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Scientists alter kidney blood type, potentially increasing transplant availability

Study may have significant implications for patients from ethnic minorities, who are less likely to find a match for the majority of donated kidneys

Tobias (Toby) Siegal is a breaking news editor and contributor to The Times of Israel.

Illustrative: Angel Cespedes, 14, who is in need of a kidney transplant, lies in bed feeling unwell after dialysis treatment at his home in Valles del Tuy on the outskirts of Caracas, Venezuela, November 8, 2021. (AP Photo/Ariana Cubillos)
Illustrative: Angel Cespedes, 14, who is in need of a kidney transplant, lies in bed feeling unwell after dialysis treatment at his home in Valles del Tuy on the outskirts of Caracas, Venezuela, November 8, 2021. (AP Photo/Ariana Cubillos)

Researchers from the University of Cambridge have successfully altered the blood type of three donor kidneys, potentially increasing the supply of kidneys available for transplants.

According to the study, published Monday, the groundbreaking discovery could have significant implications for kidney patients and particularly for patients from ethnic minorities, who are less likely to find a match for the majority of donated kidneys.

Patients may only receive kidney donations from donors with the same blood type as theirs, and people within the same ethnic group are more likely to have the same blood type.

“One of the biggest restrictions to who a donated kidney can be transplanted to is the fact that you have to be blood group compatible,” said Mike Nicholson, professor of transplant surgery at Cambridge.

“The reason for this is that you have antigens and markers on your cells that can be either A or B. Your body naturally produces antibodies against the ones you don’t have,” he added.

But this may soon become irrelevant.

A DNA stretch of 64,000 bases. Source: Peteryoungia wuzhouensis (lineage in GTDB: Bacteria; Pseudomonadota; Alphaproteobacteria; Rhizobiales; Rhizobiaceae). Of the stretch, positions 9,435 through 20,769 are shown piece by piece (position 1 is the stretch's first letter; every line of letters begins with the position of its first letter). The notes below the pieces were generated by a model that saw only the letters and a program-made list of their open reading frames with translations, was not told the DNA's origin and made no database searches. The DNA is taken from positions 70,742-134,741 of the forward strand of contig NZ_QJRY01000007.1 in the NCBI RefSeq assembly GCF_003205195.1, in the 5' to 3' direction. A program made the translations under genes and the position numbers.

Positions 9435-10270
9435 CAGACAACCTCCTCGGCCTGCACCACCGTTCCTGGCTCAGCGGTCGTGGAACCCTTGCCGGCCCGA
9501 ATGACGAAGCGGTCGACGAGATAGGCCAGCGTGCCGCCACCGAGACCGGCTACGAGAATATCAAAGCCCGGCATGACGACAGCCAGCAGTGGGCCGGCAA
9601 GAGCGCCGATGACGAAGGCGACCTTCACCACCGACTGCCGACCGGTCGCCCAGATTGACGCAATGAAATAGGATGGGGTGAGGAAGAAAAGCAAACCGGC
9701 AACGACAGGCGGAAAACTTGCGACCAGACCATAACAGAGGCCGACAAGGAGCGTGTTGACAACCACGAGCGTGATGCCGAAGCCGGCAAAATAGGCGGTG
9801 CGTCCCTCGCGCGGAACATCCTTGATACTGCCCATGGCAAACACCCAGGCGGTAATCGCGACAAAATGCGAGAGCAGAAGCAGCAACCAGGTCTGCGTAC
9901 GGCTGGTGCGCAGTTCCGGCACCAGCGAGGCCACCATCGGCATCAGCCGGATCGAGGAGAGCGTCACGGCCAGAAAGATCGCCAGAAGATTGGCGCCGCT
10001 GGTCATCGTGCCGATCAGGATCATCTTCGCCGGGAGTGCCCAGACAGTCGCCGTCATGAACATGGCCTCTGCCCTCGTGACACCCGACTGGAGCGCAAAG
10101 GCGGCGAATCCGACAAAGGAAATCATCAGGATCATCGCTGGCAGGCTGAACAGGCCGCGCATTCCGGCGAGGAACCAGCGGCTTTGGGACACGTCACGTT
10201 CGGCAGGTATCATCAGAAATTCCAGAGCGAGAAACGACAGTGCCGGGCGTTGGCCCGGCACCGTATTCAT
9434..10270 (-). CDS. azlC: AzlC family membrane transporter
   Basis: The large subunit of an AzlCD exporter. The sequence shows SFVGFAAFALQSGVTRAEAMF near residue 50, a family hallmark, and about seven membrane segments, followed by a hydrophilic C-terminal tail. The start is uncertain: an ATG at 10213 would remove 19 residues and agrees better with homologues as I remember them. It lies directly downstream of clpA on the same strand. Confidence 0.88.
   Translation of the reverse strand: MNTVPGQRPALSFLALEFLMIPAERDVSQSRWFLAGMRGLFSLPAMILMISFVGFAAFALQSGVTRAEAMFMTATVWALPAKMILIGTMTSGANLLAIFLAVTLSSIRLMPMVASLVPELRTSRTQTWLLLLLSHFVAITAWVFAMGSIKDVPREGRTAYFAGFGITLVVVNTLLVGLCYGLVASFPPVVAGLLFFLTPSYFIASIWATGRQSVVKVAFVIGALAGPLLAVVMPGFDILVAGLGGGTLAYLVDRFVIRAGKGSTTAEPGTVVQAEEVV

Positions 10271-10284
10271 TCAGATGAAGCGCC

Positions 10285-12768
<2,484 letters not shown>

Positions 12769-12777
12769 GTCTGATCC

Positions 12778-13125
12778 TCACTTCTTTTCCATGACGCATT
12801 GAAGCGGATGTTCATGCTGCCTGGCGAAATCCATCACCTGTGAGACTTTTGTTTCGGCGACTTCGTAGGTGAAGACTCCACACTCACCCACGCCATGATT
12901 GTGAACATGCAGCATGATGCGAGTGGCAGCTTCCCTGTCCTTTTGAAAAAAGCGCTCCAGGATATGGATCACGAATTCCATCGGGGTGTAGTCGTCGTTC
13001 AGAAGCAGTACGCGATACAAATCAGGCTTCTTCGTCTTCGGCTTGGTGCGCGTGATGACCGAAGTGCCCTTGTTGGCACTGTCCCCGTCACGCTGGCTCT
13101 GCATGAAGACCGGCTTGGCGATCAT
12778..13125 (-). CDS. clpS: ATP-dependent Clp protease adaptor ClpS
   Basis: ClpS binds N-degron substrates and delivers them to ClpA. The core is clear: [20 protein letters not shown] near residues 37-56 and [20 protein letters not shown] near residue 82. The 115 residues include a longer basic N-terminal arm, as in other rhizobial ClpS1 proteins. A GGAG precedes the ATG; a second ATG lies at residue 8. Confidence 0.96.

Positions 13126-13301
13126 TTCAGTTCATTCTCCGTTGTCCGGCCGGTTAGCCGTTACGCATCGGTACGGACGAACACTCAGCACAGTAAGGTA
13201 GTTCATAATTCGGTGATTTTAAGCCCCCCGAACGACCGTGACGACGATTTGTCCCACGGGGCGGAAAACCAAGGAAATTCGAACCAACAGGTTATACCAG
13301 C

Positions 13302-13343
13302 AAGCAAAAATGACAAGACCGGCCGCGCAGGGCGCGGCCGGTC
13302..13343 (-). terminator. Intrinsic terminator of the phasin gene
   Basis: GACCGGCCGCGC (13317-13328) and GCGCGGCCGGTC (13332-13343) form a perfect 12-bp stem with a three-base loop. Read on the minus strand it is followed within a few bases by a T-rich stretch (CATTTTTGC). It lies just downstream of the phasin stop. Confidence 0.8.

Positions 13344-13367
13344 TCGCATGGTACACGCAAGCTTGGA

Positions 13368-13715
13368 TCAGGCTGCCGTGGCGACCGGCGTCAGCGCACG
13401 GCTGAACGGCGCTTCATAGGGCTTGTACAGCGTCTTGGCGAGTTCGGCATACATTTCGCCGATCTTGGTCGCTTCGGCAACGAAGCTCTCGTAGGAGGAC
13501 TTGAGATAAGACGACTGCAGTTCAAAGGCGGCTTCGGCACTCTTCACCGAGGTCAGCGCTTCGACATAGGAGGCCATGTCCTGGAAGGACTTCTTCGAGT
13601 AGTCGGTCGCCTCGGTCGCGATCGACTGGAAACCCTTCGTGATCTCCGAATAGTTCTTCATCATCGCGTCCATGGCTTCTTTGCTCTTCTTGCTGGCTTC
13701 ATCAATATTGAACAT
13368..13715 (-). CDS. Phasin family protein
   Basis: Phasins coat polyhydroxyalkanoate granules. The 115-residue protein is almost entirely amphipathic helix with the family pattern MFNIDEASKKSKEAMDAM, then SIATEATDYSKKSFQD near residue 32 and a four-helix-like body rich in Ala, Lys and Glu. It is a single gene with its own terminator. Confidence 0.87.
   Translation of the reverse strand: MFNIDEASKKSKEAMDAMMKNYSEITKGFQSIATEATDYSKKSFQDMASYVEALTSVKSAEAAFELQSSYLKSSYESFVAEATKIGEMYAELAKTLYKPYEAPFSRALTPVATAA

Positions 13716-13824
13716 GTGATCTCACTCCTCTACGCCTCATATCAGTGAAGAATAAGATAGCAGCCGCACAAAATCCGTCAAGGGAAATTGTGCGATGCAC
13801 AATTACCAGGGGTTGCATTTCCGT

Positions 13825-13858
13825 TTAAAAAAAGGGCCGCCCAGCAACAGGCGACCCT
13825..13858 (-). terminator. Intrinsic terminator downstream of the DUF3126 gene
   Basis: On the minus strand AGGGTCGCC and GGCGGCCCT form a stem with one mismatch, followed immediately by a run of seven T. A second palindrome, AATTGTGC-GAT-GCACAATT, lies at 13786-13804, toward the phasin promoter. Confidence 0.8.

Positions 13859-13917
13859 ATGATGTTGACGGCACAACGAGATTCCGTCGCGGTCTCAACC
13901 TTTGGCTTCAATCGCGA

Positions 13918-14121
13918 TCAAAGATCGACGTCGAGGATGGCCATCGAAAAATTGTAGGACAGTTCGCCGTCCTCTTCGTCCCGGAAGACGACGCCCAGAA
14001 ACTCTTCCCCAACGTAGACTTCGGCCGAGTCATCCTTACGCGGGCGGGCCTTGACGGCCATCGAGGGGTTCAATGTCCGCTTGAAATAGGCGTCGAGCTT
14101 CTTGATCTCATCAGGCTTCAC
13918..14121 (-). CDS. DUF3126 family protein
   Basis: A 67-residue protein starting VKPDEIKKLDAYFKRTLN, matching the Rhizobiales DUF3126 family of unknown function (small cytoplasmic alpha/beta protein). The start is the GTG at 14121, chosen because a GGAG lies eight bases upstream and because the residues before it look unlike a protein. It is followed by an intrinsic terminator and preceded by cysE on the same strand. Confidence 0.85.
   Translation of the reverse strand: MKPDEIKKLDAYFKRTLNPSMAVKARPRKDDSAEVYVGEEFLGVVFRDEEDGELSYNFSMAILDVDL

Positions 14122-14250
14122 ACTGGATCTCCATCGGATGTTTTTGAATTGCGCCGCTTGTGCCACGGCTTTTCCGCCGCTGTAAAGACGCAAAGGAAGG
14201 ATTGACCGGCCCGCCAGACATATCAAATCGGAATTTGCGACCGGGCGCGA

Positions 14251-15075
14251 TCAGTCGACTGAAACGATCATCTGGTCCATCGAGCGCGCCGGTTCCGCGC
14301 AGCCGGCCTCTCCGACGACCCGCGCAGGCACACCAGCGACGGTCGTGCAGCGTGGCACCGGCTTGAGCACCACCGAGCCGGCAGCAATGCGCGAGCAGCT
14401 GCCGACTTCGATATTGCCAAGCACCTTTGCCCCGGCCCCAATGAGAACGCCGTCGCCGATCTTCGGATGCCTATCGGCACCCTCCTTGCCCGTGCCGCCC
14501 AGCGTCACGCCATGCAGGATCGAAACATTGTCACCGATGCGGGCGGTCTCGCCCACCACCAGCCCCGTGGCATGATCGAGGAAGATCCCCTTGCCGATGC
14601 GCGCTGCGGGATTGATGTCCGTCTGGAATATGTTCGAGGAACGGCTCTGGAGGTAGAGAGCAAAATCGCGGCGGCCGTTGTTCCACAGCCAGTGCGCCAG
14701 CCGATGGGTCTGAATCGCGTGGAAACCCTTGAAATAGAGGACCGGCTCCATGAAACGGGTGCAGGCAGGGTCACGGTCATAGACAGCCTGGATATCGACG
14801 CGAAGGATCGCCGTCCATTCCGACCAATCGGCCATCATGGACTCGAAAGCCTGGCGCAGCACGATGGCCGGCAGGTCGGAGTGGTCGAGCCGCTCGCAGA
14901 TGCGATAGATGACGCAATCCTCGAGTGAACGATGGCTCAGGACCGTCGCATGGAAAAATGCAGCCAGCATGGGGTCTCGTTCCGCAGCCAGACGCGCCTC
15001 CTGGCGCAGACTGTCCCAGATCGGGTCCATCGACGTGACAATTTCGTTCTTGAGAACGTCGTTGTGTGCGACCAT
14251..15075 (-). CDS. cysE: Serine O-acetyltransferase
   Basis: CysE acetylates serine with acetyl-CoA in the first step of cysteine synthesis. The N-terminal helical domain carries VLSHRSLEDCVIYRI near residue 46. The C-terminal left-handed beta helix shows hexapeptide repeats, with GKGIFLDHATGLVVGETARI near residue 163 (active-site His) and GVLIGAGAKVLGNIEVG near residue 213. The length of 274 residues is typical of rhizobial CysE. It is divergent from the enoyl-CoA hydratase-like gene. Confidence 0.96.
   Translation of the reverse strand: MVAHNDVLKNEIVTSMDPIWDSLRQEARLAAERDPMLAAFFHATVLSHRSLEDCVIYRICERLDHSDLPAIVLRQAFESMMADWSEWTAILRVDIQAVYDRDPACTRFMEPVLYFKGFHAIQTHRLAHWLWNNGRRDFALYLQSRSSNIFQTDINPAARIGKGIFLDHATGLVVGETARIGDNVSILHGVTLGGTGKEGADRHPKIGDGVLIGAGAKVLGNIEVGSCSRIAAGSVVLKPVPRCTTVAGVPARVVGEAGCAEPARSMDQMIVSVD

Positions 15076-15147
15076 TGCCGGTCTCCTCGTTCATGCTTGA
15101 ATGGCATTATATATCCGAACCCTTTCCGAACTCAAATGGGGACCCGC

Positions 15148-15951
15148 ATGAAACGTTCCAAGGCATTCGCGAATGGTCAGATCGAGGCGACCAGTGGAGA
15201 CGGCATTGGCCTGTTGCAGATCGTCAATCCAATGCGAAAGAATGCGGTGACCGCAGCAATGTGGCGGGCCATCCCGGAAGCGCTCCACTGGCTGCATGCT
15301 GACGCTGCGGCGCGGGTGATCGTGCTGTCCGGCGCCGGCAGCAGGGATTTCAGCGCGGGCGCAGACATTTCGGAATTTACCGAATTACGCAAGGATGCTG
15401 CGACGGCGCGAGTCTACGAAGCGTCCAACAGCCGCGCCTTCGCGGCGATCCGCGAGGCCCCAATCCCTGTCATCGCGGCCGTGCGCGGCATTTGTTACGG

Illustrative: Red blood cells in an artery. (donfiore; iStock by Getty Images)

Using a normothermic perfusion machine, usually used for pumping oxygenated blood through an organ for preservation, scientists flushed blood infused with a certain enzyme through a deceased kidney.

The enzyme, described in the study as “molecular scissors,” effectively removed specific markers from blood vessels that determined its type, resulting in the blood being converted to the most common O type.

Changing the blood type to the universal O will allow more transplants overall because O can be used for people with any blood group.

“By taking B type human kidneys and pumping the enzyme through the organ using our normothermic perfusion machine, we saw in a matter of just a few hours that we had converted a B type kidney into an O type,” Ph.D. student Serena MacMillan said. B blood type is more common among minority communities, the study said.

Between 2020 and 2021, about nine percent of all organ donations came from black and minority ethnic donors, the study said. At the same time, black and minority ethnic patients make up 33% of the kidney transplant waiting list. Patients from ethnic minority groups can sometimes wait a year longer for a transplant than white patients.

While the study marks a potential breakthrough, scientists will still need to test how the modified O type kidney reacts in patients’ bodies.

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